Historic African American cemetery restored in Conroe after 128 years

CONROE – It has been over a century since an African American cemetery has been lost in Conroe. Over the past several years, The Conroe Community Cemetery Restoration Project has been working to clean up, restore and preserve the cemetery.

A sign dedication ceremony was held Saturday, and several people spoke about the significance of the cemetery and what it means to the Conroe community.

Organizers say the cemetery never had a name. It was simply known as the Conroe Cemetery, No-Name Cemetery or the Community Cemetery, among the older African Americans in Conroe.

“Each and every one of them were sons, daughters, fathers, mothers, siblings, neighbors and all of them had an influence on the community,” said Jon Edens, the president of the Conroe Community Cemetery Restoration Project.

Burials date back to the 1800s and include former slaves. Some of the forgotten leaders include Mittie J. Campbell, the founder and principal of the first African American public school in Conroe. She died in 1933.

James Charles Pitts, Sr. was an early African American educator from Conroe, who opened the first Black school in Jefferson, Texas. He died in 1966.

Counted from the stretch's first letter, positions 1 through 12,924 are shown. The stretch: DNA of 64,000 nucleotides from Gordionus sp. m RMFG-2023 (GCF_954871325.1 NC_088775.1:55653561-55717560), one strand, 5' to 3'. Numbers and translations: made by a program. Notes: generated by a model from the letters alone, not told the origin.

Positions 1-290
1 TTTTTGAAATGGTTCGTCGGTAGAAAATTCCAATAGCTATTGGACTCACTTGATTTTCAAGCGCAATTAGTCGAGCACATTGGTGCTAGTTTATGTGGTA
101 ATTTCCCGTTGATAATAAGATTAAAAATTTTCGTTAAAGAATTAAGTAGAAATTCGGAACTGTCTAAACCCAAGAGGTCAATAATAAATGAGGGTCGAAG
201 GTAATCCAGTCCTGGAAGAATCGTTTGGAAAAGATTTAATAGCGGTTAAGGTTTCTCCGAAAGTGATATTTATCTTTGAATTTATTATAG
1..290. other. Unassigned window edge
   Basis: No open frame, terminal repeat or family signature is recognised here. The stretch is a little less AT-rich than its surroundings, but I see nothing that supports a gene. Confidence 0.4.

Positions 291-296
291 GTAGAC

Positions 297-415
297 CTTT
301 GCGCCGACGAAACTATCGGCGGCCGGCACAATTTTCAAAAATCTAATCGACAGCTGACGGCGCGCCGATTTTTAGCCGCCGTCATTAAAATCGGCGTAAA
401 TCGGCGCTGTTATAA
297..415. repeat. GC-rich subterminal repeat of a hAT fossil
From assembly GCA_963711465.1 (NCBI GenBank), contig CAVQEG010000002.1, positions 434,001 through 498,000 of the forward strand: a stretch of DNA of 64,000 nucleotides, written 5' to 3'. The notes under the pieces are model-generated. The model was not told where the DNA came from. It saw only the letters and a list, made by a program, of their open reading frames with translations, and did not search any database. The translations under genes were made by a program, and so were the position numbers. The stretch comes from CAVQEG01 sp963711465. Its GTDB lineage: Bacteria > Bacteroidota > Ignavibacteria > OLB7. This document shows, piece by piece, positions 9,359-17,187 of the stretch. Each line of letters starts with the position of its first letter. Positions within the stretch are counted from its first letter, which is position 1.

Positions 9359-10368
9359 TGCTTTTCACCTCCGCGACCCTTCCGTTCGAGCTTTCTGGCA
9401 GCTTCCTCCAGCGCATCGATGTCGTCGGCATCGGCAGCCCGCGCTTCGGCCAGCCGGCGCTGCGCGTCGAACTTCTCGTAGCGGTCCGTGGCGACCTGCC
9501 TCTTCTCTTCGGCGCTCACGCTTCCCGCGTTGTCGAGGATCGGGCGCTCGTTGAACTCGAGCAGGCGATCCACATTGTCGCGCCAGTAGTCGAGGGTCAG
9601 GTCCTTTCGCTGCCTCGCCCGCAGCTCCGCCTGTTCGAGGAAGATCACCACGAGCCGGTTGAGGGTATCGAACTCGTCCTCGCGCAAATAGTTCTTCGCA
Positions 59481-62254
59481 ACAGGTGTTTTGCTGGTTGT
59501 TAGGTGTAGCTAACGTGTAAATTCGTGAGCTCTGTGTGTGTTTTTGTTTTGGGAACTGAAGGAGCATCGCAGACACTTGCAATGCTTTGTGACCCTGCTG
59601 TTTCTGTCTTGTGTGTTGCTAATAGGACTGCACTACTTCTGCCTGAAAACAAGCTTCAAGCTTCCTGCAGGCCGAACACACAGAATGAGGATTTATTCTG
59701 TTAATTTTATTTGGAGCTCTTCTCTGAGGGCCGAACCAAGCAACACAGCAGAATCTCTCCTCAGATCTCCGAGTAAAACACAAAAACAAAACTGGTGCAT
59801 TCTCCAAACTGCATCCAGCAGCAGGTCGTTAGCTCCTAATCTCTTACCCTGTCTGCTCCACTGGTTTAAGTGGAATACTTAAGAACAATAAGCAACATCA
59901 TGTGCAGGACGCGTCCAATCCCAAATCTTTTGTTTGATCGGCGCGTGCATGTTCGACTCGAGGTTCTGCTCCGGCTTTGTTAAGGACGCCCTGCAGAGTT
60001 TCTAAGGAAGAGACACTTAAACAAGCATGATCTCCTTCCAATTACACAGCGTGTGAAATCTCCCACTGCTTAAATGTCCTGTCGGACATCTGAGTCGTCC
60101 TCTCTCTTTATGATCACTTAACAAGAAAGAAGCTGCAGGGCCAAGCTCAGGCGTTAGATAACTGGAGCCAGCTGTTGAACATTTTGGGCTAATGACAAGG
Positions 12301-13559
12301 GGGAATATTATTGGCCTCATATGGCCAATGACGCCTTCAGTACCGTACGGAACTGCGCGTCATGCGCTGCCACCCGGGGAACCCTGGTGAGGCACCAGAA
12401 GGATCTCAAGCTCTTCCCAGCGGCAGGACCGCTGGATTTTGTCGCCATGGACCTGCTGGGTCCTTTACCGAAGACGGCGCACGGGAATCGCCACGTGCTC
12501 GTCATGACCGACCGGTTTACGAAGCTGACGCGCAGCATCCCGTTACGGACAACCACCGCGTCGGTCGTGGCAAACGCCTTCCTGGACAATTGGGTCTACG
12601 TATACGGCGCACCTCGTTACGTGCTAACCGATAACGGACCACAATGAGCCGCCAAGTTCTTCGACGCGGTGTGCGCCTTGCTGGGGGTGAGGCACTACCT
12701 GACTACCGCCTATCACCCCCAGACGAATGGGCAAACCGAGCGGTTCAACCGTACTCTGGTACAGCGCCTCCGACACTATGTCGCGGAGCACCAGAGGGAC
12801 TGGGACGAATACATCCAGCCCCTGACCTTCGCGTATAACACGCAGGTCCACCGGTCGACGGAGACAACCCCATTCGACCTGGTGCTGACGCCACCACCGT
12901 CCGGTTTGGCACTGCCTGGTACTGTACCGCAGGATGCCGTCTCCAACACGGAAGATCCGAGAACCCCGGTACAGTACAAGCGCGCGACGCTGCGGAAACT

Jacob F. Cozier was a pastor and teacher at the Union Church in Huntsville, Texas. He died in 1903.

President of the Montgomery County NAACP spoke at the sign dedication ceremony on Saturday.

“God has a way of bringing the right people in the right at the right time to bring life to what was lost and forgotten,” he said.

John Meredith, the treasure for the Conroe Community Cemetery Restoration Project, says they’ve discovered 38 marked graves and 111 unknown graves so far.

“We’ve run cadaver dogs out here three times that have been known to find burials out here. We’ve run metal detectors and probes out here,” he said.

Trooper Billie Ray Smith is a Buffalo Soldier and wanted to know more about Luther James Dorsey, who was an ex-slave who joined the cavalry in 1873. He is the only known Buffalo Soldier to be buried in Montgomery County.

“We need blessings In America today and I can’t think of a better time to recognize and God to please bless,” Smith said.

Countless volunteers have been working hard in the past year to restore the cemetery.

“It’s pretty amazing because the first week you couldn’t even walk through here and now you can recognize the graves that are there,” Joyce Pierce said.

Volunteers will continue to clean up the cemetery and discover more gravesites.

To learn more about The Conroe Community Cemetery Restoration Project, visit here.